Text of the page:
"Oh no, you did fine, little sister."
These were Edmond Turner's last words. A few minutes before he uttered them, the longtime Nashville guitarist was beginning the second of two sets at La Hacienda in Franklin. He and his band had just finished taking a break, and were in the midst of playing "Raspberry Beret" when Turner suddenly staggered backward, knocking into the drum kit and falling back against a wall. His final words, odd as they might seem out of context, were directed at Kalli Nolen, who was taking a turn as a guest vocalist, and must have shot a worried glance back at him when he stopped playing his guitar.
Anyone who knew Edmond Turner knew that nothing short of death was going to stop him from playing guitar.
"It was an A chord," says Michael Custer, who was playing bass with Turner that night. "We all stood and waited for him to get up — and he didn't get up. His eyes were open, and there was nothing there." On Sept. 25, while standing onstage with a guitar strapped to his shoulder, a microphone in front of him and good friends laying down the rhythm, Turner suffered a massive heart attack doing what he loved most.
As Custer puts it: "He lived rock 'n' roll, and he died rock 'n' roll."
Turner became a fixture in area clubs in the 1980s, playing with bands like Blacks on Blondes and earning a reputation as a hard-living rocker, an infamous mooch and a fiercely loyal friend. At a memorial celebration this Sunday, a DVD featuring videos of Turner and his music will be available for sale, and donations will be accepted to offset costs associated with Turner's cremation, which will come with a decidedly Nashville twist: Turner's ashes will be scattered on Music Row. Friends will share stories and, of course, play music together late into the night.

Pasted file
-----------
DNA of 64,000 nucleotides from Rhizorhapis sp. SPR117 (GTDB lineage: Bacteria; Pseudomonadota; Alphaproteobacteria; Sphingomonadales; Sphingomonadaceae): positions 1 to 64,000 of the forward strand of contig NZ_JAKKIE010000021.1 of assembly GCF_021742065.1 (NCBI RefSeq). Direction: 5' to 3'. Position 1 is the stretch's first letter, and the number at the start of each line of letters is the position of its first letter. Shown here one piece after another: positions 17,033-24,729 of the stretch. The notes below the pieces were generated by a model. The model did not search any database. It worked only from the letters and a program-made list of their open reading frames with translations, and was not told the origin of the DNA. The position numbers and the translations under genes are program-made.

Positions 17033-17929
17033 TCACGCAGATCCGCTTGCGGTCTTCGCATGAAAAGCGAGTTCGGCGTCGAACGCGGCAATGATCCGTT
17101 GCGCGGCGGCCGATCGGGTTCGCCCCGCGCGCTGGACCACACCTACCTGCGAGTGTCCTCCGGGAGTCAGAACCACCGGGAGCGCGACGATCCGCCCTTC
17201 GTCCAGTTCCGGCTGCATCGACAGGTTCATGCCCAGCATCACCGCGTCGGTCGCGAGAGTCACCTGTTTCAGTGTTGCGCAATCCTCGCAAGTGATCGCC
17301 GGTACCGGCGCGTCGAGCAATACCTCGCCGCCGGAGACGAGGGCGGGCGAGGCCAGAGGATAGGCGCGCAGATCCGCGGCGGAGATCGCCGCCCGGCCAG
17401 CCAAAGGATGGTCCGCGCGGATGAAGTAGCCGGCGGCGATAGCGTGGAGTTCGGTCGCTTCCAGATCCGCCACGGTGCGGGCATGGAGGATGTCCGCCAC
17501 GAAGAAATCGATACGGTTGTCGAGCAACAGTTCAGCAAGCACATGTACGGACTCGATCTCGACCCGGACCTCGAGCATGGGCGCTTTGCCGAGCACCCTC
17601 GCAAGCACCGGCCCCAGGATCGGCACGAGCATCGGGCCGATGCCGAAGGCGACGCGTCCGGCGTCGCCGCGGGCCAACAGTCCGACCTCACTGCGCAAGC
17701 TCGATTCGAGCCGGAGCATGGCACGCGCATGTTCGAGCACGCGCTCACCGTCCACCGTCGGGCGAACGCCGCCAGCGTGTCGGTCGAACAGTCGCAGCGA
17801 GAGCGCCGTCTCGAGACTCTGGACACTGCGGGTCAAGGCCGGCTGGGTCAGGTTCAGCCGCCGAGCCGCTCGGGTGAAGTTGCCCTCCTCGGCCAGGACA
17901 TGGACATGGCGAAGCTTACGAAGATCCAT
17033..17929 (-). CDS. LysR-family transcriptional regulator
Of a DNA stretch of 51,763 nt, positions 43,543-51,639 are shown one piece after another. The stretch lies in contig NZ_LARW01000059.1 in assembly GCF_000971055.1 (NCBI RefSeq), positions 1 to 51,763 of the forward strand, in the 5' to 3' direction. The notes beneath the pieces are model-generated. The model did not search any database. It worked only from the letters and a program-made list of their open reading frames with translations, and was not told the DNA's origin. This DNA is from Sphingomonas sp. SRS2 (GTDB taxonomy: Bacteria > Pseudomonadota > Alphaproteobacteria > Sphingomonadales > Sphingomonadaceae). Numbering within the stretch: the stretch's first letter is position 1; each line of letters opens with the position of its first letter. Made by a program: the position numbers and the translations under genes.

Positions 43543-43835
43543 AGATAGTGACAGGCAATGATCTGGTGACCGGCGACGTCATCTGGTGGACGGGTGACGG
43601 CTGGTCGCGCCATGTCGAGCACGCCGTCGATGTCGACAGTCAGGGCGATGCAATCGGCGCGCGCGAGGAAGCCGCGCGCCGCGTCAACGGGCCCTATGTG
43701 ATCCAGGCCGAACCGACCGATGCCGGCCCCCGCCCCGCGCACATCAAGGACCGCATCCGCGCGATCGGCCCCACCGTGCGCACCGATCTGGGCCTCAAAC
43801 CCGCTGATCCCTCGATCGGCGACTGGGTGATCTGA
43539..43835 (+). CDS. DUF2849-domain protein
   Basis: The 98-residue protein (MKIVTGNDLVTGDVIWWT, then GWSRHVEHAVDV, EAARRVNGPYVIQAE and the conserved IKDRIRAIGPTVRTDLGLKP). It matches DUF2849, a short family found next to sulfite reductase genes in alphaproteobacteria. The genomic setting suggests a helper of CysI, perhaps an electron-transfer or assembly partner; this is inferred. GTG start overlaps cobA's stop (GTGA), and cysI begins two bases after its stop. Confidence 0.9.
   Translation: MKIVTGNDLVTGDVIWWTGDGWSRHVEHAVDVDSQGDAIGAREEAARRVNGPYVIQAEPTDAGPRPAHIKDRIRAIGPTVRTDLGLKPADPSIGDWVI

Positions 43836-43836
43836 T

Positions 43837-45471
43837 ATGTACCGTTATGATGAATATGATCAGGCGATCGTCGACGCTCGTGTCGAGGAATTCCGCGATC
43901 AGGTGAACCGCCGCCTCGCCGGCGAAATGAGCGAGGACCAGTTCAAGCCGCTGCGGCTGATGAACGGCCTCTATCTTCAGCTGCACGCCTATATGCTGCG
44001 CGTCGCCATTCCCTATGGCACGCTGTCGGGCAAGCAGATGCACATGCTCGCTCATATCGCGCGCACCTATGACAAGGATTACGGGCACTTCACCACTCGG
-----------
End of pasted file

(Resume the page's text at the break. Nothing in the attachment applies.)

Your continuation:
After losing everything he owned in a fire last year, Turner was working to get both his life and his music back on track. With the help of his close friend Dale Allen, he had begun networking in the music industry, finally starting to earn the respect he felt had long eluded him. The night Turner's heart failed, Allen attempted CPR until the ambulance arrived, but to no avail. According to Custer, the doctor who pronounced Turner said he was probably dead before he hit the floor. Turner was 50 years old.
"He played his heart out," Allen says with a smile, "he truthfully did."
I'm too sexy for my human, as I do my little turn on the manwalk.
Nope, still listed on his Ticketmaster page...
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